TFAW.com: I love that besides being a horror comic, Witch Doctor has a lot of humor, as well. Was that the original intent?
BS: Pretty much. Dr. Morrow was always going to be a snarky jerk, so there was always going to be a humor element. Plus, Hellboy and Buffy were my two biggest influences from the start, and they’re both pretty funny. How much humor to include has always been a question, but in writing the series I’ve discovered I need the comedy there to keep myself interested in writing it. The more serious it is, the more my brain starts to wander away.
TFAW.com: Have you done a lot of actual medical research for this?
BS: I’ve done a ridiculous amount of research for this, starting when we first came up with the idea four years ago. All our monsters are based on actual stuff from biology and medicine, so I’ve read a lot of books about diseases, parasites, evolution and the biology of stuff like bloodfeeding animals.
TFAW.com: What drives Doctor Vincent Morrow?
BS: Curiosity. Boredom. Guilt. Ego. He’s a natural problem-solver, and that has a lot to do with his current line of work–but he’s also made some big mistakes in his past, and in some ways his current job is him trying to atone for them. But on the other hand, he’s also a very selfish person, so there’s this constant struggle inside him between the part of him that realizes he’s screwed up in the past and wants to make good on it, and the side of him that likes the kind of attention he gets for coming up with brilliant solutions to supernatural problems.
TFAW.com: Much like House, Doctor Morrow has some trouble with “normal” human interactions. Are we going to see him evolve?
BS: We’ll definitely see him evolve–up to a point. Basically, for me, if we ever got to the point where he’s a doctor who’s nice to people . . . that’s not Morrow, and that’s not hugely interesting for me. The thing I love about Morrow is that he’s the jerk who helps you out. The guy who saves your life, and makes you want to strangle him while he does it.
TFAW.com: What can we expect from issue #4, the miniseries finale?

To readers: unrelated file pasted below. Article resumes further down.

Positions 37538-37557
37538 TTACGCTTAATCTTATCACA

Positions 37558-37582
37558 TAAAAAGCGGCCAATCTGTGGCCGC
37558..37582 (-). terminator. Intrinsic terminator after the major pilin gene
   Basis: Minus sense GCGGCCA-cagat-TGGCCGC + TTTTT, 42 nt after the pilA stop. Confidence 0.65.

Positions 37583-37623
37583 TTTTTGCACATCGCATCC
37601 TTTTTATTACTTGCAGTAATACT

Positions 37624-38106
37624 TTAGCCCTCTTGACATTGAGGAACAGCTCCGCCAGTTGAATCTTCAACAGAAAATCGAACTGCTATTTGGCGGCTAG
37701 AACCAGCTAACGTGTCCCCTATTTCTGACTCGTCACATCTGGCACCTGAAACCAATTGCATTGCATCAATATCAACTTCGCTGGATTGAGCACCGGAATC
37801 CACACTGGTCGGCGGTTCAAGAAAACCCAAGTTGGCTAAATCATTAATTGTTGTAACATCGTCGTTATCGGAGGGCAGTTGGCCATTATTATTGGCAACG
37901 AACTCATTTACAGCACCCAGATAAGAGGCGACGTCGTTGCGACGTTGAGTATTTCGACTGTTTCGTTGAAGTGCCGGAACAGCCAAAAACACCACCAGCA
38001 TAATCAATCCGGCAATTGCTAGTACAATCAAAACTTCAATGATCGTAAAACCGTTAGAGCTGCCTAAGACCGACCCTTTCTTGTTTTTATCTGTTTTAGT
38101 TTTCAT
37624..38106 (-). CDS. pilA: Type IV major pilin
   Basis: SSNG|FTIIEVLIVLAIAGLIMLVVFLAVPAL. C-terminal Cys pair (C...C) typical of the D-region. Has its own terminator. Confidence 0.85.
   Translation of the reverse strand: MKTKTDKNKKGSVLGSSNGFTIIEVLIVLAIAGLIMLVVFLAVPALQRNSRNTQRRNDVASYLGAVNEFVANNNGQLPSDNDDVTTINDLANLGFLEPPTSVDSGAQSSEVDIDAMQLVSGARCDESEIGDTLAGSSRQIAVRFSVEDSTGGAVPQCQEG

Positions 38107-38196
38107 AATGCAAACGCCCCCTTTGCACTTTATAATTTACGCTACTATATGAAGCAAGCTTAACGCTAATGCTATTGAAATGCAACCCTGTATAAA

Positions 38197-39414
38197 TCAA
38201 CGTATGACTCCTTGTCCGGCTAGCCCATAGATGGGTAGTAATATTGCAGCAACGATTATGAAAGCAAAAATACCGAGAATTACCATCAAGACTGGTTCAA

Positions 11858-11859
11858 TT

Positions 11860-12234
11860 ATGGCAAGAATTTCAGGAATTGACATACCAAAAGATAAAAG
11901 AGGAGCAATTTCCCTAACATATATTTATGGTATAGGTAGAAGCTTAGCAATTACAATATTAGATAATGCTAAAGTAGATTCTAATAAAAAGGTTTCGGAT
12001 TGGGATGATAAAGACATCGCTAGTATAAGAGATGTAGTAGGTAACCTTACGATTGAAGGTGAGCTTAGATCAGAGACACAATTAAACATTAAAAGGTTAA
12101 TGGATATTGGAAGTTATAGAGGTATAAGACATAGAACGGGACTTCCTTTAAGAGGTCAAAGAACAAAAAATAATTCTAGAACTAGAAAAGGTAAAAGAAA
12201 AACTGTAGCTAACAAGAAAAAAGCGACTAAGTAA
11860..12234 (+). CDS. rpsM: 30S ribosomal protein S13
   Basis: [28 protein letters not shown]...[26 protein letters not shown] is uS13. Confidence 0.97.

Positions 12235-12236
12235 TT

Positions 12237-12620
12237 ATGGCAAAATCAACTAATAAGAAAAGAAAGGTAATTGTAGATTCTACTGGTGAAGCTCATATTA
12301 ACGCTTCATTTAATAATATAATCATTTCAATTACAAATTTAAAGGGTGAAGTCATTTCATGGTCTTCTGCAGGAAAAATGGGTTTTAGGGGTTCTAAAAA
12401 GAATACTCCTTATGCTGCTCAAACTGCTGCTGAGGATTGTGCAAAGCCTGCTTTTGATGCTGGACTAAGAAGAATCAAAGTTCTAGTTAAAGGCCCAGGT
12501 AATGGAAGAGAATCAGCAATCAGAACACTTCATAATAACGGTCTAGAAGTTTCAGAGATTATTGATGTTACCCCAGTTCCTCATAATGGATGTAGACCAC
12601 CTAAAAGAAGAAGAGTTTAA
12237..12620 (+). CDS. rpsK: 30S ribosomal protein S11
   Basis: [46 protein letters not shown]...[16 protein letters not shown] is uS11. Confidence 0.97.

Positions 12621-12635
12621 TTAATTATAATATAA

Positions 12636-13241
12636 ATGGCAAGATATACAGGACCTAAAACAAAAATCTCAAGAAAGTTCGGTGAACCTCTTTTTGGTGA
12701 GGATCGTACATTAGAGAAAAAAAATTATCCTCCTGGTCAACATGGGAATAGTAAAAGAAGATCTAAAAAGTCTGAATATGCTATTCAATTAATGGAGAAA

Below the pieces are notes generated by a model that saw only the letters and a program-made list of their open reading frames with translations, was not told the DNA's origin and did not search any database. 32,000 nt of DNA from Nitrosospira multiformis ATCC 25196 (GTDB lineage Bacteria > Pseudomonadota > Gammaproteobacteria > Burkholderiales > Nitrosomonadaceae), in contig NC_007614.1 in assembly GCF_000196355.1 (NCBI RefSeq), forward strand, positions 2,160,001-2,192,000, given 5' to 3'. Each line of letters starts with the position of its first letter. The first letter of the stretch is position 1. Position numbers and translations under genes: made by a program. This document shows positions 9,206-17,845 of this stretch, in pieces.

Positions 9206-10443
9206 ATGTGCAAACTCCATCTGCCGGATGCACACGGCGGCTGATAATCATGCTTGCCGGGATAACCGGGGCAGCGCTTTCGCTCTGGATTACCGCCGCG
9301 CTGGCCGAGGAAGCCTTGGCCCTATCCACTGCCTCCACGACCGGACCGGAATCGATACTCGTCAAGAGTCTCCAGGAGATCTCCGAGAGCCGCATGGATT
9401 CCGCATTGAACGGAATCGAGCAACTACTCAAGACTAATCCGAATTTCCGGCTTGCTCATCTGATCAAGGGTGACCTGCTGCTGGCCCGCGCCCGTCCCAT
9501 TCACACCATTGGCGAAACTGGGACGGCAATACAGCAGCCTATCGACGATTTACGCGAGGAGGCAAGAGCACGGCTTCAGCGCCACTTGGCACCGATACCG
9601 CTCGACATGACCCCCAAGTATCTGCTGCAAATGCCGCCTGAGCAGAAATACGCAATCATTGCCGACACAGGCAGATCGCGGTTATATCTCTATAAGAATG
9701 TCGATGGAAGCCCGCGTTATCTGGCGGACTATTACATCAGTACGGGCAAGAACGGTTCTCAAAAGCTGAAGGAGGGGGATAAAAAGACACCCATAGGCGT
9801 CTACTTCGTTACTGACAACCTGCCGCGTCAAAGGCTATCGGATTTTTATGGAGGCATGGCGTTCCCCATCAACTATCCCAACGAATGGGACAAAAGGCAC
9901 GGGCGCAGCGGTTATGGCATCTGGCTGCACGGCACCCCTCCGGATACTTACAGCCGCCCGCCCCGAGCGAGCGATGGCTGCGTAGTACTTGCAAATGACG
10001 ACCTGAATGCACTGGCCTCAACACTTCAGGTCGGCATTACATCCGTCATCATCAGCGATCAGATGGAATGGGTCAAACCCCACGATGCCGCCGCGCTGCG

BS: Ooh, there’s a lot in there! Our early issues were all stand-alone stories, but Witch Doctor #3 and #4 were our first two-part story–and I think they’re the best thing we’ve done so far. We’ve got a bunch of action, some science, reversals involving the cast that people aren’t going to be expecting–and we set up the larger mythology of the series and some of the threats Dr. Morrow’s going to end up facing a lot in future stories.
Plus, the art turned out great, and #4 has some of my favorite moments, lines and jokes in the whole series so far.
TFAW.com: Do you have another story arc in the works?
BS: Witch Doctor ended up going over really well–and has been selling great!–so Skybound is having us keep rolling with it.
Up next is Witch Doctor: The Resuscitation, a one-shot coming out in December. It’s a stand-alone story that sort of bridges the gap between the first miniseries and the second story arc–and it’s also going to be a good jumping-on point for new readers. I don’t want to give away too much of the plot, but the “patient” this time is a guy who wakes up in a hotel bathtub full of ice with a surgical incision over one of his kidneys–except he’s still got a full set of organs! . . . Or does he? Dun dun dun!
And then we’ll be doing another Witch Doctor miniseries in early 2012. We’ve got a huge number of WD stories planned, so it’s really nice that we can just keep going and start telling them!
Our thanks to Brandon for the interview! You can order Witch Doctor comics and graphic novels here at TFAW.com. Issue #4 is hot off the presses–watch our Witch Doctor review here!